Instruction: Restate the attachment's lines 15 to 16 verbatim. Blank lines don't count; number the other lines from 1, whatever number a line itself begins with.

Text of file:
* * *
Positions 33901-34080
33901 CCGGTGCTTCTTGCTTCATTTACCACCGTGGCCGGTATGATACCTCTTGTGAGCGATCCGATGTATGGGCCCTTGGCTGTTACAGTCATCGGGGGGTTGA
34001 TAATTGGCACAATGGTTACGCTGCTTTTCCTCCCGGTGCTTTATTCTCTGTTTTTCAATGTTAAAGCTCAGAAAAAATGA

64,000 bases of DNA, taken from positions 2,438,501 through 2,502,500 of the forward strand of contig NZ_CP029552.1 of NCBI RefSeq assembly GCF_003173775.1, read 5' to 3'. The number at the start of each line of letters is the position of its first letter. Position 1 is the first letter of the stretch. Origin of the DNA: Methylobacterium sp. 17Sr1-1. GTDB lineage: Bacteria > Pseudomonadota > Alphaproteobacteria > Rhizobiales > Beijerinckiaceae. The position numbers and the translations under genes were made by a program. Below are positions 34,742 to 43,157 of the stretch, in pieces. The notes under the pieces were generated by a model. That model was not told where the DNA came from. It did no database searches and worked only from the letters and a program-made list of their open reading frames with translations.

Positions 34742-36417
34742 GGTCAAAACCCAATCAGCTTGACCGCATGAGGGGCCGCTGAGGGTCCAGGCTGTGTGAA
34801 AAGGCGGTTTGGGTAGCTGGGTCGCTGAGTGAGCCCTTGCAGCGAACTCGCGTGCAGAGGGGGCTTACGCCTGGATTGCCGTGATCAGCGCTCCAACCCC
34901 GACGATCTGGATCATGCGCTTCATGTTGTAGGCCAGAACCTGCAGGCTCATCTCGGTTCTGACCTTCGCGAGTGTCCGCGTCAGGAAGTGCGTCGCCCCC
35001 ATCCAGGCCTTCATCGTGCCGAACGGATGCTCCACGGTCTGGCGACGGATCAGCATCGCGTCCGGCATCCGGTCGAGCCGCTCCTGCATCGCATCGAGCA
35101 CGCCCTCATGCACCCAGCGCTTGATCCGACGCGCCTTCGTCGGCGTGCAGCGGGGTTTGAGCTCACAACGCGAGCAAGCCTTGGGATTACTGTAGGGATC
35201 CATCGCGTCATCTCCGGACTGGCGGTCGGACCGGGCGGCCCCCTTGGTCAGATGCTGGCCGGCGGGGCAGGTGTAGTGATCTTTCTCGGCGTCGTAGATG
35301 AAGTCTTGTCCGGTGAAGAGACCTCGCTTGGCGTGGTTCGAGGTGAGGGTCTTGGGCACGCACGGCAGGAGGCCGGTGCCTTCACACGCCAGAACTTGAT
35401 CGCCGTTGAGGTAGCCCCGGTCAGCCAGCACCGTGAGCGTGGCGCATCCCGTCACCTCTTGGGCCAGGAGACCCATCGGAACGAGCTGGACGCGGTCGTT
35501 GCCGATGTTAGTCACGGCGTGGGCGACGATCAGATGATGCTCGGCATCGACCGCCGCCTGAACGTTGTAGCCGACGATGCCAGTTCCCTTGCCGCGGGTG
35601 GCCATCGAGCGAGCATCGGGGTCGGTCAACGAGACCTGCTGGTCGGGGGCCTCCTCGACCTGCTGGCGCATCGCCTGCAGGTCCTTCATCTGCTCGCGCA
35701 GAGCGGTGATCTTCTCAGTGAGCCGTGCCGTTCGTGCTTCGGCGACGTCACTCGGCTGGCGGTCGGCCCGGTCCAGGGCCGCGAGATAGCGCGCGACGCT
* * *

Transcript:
35601 GCCATCGAGCGAGCATCGGGGTCGGTCAACGAGACCTGCTGGTCGGGGGCCTCCTCGACCTGCTGGCGCATCGCCTGCAGGTCCTTCATCTGCTCGCGCA
35701 GAGCGGTGATCTTCTCAGTGAGCCGTGCCGTTCGTGCTTCGGCGACGTCACTCGGCTGGCGGTCGGCCCGGTCCAGGGCCGCGAGATAGCGCGCGACGCT